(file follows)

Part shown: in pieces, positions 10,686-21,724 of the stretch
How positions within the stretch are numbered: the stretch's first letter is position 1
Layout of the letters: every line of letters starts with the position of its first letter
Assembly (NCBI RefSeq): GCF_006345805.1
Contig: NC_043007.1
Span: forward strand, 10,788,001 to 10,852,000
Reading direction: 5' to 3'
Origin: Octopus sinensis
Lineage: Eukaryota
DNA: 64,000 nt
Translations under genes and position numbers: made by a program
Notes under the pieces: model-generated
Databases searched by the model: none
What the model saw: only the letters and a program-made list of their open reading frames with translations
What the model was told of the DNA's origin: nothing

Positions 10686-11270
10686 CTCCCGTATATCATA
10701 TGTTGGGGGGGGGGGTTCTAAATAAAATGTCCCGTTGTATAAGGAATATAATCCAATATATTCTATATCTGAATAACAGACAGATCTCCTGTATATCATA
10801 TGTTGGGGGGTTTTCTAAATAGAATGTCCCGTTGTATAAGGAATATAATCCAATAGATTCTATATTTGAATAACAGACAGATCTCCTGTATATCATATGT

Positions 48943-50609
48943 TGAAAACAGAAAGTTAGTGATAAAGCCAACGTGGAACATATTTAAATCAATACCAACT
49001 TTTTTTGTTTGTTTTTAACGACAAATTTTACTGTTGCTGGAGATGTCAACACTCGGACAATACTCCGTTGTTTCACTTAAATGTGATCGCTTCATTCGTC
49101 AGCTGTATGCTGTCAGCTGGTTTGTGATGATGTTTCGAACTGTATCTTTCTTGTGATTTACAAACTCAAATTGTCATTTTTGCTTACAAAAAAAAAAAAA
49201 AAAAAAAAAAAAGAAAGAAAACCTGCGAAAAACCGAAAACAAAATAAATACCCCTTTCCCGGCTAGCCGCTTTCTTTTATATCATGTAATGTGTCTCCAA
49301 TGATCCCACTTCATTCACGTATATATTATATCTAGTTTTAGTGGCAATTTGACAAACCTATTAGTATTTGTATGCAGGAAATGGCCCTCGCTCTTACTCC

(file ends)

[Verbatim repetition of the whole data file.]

Part shown: in pieces, positions 10,686-21,724 of the stretch
How positions within the stretch are numbered: the stretch's first letter is position 1
Layout of the letters: every line of letters starts with the position of its first letter
Assembly (NCBI RefSeq): GCF_006345805.1
Contig: NC_043007.1
Span: forward strand, 10,788,001 to 10,852,000
Reading direction: 5' to 3'
Origin: Octopus sinensis
Lineage: Eukaryota
DNA: 64,000 nt
Translations under genes and position numbers: made by a program
Notes under the pieces: model-generated
Databases searched by the model: none
What the model saw: only the letters and a program-made list of their open reading frames with translations
What the model was told of the DNA's origin: nothing

Positions 10686-11270
10686 CTCCCGTATATCATA
10701 TGTTGGGGGGGGGGGTTCTAAATAAAATGTCCCGTTGTATAAGGAATATAATCCAATATATTCTATATCTGAATAACAGACAGATCTCCTGTATATCATA
10801 TGTTGGGGGGTTTTCTAAATAGAATGTCCCGTTGTATAAGGAATATAATCCAATAGATTCTATATTTGAATAACAGACAGATCTCCTGTATATCATATGT

Positions 48943-50609
48943 TGAAAACAGAAAGTTAGTGATAAAGCCAACGTGGAACATATTTAAATCAATACCAACT
49001 TTTTTTGTTTGTTTTTAACGACAAATTTTACTGTTGCTGGAGATGTCAACACTCGGACAATACTCCGTTGTTTCACTTAAATGTGATCGCTTCATTCGTC
49101 AGCTGTATGCTGTCAGCTGGTTTGTGATGATGTTTCGAACTGTATCTTTCTTGTGATTTACAAACTCAAATTGTCATTTTTGCTTACAAAAAAAAAAAAA
49201 AAAAAAAAAAAAGAAAGAAAACCTGCGAAAAACCGAAAACAAAATAAATACCCCTTTCCCGGCTAGCCGCTTTCTTTTATATCATGTAATGTGTCTCCAA
49301 TGATCCCACTTCATTCACGTATATATTATATCTAGTTTTAGTGGCAATTTGACAAACCTATTAGTATTTGTATGCAGGAAATGGCCCTCGCTCTTACTCC